An initiated warrior exhausts non-violent forms of persuasion (the realms of Athena and Hermes) before resorting to the most minimal level of violence. This is standard hero ideology, of course (the American Hero never strikes the first blow).
But here is the difference: the archetypal warrior sees violence as the failure of symbolic conflict. If he is forced into combat, he goes sadly. If he survives and returns, he grieves for all the dead, not just his compatriots, because he knows that his enemy was a part of himself. Even so, he may require deep and protracted immersion in the feminine waters of atonement before returning to normal life.
In “primitive societies” when violence ended, much ritual activity was intended to expiate guilt, including various kinds of ritual penance after killing. Often the returning warrior was considered sacredly polluted and had to undergo additional purification rituals. A Pima warrior withdrew from battle the moment he killed his opponent to begin his rites of purification. Any Papago man who had killed an enemy underwent a difficult, sixteen-day ordeal of purification before being readmitted to society.
Mythic Irish warriors had to be purified of their battle frenzy. After a great battle Cuchulain was still red-hot with war fury and remained extremely dangerous to his own people. The women solved the crisis by marching out naked to greet him. When the sight momentarily stunned him, men grabbed him and plunged him into a vat of icy water. His heat caused it – and a second vat – to evaporate and explode into steam. Only on the third dunking did he cool down enough; the city was saved.
The archetypal warrior stands vigilant, aware of his own dark potential and watching for external danger. In serving the Divine King of the psyche, he is charged with protecting boundaries. This doesn’t imply rigid armoring. He determines which outside elements to welcome and which are dangerous.
An example from biology is the immune system. The skin and lining of the small intestine are semi-permeable membranes that know what to allow inside (such as air and nutrients) and what to keep out (including microbes and toxins). When intruders cross the boundaries, certain white blood cells sound the alarm, others neutralize the invaders and still others curtail the immune response when the danger is over. Then the body creates anti-bodies to remember – memorialize (!) – the event and protect against future ones. The system discriminates between the two aspects of the Greek word xenos – stranger and guest. Similarly, in Irish myth the Fianna warriors guarded the borders of the realm and asked all strangers: “Would you like a poem or a sword?”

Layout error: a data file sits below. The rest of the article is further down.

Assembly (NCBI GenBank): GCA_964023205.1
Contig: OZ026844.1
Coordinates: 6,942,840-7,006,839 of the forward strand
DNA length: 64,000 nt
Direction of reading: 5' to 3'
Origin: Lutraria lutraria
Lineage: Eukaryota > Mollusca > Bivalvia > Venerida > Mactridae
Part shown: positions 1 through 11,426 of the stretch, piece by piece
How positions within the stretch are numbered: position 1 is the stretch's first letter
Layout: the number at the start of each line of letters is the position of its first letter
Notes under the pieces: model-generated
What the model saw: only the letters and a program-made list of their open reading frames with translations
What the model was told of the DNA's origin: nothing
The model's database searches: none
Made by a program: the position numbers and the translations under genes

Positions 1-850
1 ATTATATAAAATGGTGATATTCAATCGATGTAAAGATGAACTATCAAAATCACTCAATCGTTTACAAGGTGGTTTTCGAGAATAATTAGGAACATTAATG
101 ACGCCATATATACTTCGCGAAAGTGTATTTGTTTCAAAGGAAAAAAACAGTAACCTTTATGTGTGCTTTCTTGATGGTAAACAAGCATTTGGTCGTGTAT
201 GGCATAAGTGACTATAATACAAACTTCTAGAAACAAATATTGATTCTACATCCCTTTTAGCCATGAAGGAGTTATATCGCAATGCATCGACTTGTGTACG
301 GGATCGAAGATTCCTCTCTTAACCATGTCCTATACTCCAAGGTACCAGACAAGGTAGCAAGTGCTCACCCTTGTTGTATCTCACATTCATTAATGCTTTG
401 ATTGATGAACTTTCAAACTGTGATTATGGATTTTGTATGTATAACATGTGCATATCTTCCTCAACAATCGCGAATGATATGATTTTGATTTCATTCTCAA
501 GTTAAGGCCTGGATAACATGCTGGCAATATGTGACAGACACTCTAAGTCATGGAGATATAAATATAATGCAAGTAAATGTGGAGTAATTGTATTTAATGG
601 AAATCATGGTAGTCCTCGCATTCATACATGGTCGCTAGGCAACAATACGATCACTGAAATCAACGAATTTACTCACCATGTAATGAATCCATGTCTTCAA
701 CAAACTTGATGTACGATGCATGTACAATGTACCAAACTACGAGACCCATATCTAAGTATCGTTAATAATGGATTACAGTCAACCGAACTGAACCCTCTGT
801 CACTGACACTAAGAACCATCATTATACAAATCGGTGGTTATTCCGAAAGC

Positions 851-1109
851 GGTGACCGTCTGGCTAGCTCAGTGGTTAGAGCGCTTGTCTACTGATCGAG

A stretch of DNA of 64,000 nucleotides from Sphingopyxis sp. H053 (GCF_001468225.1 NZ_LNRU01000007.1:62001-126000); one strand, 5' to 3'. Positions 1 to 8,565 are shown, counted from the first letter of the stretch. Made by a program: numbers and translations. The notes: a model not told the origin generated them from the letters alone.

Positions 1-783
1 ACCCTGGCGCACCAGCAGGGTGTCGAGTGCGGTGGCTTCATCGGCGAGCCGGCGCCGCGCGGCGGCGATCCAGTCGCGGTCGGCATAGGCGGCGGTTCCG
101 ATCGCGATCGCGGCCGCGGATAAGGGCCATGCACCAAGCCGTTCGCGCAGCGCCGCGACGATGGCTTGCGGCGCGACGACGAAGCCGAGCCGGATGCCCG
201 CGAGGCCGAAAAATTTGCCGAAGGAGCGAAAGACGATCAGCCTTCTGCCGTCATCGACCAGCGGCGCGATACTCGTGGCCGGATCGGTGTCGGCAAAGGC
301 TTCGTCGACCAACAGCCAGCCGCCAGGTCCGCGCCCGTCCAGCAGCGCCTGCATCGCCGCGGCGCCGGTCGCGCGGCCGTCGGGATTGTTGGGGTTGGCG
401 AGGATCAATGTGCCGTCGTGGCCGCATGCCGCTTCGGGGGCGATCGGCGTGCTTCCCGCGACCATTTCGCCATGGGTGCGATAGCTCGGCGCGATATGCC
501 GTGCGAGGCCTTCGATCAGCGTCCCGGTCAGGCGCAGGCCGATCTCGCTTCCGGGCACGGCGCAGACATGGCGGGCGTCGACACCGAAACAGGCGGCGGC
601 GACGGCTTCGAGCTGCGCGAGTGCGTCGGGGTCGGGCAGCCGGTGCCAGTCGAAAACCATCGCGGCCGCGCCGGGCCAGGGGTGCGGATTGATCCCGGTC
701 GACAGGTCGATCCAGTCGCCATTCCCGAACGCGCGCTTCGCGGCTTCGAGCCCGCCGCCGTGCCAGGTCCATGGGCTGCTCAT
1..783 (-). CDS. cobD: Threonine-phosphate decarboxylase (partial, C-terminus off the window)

Ares loves conflict, but he is first and foremost a protector. And remember, he comes from the Pagan world, not the Judeo-Christian tradition of the renunciate warrior-monk. He retains his amorous relationship to Aphrodite
and has many consorts and children. He is comfortable in relationship. Unlike the American redemption hero, he does not leave the feminine community.
But Christianity, despite its historic dynamism and centuries of belligerence, cast him out. Like Dionysus, Ares found expression only in images of the Other. War was – and remains – always the fault of the Other. In this polarized world, when every conflicting party has “god on our side,” then every enemy is irrevocably tarred with the mark of the Beast and deserves nothing more than complete annihilation.